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Homemade Stretchers

There are times when you need a stretcher, such as when you need to carry a body (dead or alive) or move a heavy payload. Instead of throwing your back out by carrying the person or items with your bare hands, use a stretcher. A homemade stretcher can be fashioned out of very common items. So whether you are dealing with a medical emergency or just hauling stones, there is an easier way to accomplish the task than doing it by hand.

Items Required for the Build:

  • Two Wooden or Metal Poles
  • T-Shirts, Blue Jeans, and a tarp or a heavy construction canvas
  • Rope


The first requirement is a straight metal or wooden pole, which can be quickly fashioned out of a broom stick, shovel, curtain rod, or similar item. If none of these items are available, a sturdy tree limb may work. Be sure to remove broom heads, shovel butts, and small twigs from poles to avoid snagging.

The next item required is a tarp or heavy construction-grade canvas sheet, which you will use for the webbing of the stretcher. If you do not have any of these items, you can fashion the stretcher webbing out of t-shirts and blue jeans. Align the two poles parallel to each other and lay out the fabric in order to determine how much material you have before you begin the actual construction of the stretcher.

Using T-shirts is simple, but it is not the strongest option. By sliding the two poles through the neck and waist of a shirt, you create a webbing for a person or for carrying objects. As one t-shirt will not be large enough or strong enough, several shirts will be required. Doubling up in the heavy payload areas is suggested.  A less common but very useful trick is to add blue jeans to either end of the construction at the beginning. Blue jeans are very strong and can bear more weight than t-shirts.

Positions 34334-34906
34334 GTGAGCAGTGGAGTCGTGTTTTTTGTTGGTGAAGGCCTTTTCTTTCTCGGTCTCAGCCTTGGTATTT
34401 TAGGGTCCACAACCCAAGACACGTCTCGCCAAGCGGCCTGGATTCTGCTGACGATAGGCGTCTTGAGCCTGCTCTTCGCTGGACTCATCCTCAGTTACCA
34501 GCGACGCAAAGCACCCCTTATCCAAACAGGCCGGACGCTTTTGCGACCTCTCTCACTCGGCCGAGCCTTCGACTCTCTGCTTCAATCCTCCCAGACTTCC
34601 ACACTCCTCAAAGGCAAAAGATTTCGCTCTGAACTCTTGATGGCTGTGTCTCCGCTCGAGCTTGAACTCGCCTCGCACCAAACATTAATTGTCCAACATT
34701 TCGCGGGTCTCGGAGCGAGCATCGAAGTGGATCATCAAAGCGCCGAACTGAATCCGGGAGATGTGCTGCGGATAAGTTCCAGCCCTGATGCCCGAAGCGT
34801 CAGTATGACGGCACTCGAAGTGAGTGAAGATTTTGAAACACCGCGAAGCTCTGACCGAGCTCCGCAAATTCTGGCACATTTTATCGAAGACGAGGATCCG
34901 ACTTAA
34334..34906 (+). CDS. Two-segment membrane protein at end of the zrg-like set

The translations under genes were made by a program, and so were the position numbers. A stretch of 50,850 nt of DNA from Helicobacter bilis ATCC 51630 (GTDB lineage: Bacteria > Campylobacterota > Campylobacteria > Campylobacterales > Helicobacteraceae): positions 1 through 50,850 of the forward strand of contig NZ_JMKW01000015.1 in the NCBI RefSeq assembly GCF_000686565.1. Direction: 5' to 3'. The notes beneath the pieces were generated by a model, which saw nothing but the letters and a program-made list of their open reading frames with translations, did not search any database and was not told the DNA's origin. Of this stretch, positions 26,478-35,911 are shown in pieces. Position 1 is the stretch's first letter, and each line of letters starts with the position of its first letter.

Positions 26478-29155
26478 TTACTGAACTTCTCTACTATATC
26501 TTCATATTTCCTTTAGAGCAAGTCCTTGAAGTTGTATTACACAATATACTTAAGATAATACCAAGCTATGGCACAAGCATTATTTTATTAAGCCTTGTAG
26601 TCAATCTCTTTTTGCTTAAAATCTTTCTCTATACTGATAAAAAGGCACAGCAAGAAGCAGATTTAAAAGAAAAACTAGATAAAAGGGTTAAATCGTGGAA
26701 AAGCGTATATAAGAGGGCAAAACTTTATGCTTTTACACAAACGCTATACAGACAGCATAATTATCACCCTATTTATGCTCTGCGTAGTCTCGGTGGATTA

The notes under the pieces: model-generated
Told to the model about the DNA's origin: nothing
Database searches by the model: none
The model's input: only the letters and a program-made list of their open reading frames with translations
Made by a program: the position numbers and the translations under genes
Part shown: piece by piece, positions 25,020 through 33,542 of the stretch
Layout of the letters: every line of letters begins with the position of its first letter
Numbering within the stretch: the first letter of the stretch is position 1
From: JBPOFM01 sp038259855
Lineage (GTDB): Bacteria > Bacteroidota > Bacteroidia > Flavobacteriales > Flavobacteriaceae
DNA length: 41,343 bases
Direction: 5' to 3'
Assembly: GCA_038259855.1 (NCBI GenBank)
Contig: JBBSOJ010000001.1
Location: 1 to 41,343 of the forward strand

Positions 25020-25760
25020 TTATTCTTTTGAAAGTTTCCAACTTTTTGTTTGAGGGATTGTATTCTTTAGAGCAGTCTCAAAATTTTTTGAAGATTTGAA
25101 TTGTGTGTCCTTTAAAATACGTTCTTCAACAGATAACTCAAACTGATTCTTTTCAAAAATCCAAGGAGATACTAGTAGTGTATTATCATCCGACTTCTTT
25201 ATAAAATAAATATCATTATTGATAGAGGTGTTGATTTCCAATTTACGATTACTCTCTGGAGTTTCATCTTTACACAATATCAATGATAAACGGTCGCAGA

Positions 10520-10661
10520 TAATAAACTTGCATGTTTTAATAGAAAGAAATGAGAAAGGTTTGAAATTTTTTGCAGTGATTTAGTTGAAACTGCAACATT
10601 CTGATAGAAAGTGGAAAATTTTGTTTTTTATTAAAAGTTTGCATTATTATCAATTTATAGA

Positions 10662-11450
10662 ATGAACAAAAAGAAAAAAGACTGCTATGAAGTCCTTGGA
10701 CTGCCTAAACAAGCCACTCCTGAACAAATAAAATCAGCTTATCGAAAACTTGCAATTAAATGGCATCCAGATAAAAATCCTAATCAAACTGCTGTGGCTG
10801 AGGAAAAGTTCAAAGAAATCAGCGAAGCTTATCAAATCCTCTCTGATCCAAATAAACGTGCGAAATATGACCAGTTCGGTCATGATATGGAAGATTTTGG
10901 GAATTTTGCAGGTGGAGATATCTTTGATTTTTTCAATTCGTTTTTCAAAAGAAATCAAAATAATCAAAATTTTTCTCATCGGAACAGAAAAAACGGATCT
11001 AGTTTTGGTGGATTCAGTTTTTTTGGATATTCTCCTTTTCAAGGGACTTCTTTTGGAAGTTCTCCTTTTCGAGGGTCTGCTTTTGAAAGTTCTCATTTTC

There are two patterns for laying out the blue jeans, crotch towards the center or crotch at either end. The ideal pattern will depend on what you are carrying and how much it weighs. The crotch in the center creates a strong seat in the middle of the stretcher, whereas the other method creates strong ends.

Lastly, rope (if available) will help hold the stretcher together and avoid slippage of material. Simply tie the rope around each pole as if you were creating a rope ladder. Four locations are key: two in the center and at either end of the makeshift stretcher. The rope can also be used to create handles by tying loops in the center and at either end of the poles to allow for easier transportation. The rope handles help to compensate for height variances among the bearers. Imagine a six-foot man in front and a four-foot woman at the rear of the stretcher; it would be very difficult to traverse any distance with such height discrepancies. To compensate, tie extra loops for the taller man in front and this will level out the stretcher.

In emergency situations, it is important not to panic and to avoid sacrificing your health and safety to help another person. Spend a little extra time constructing your stretcher to ensure a safer journey for all parties, injured or not.

– Stay Safe

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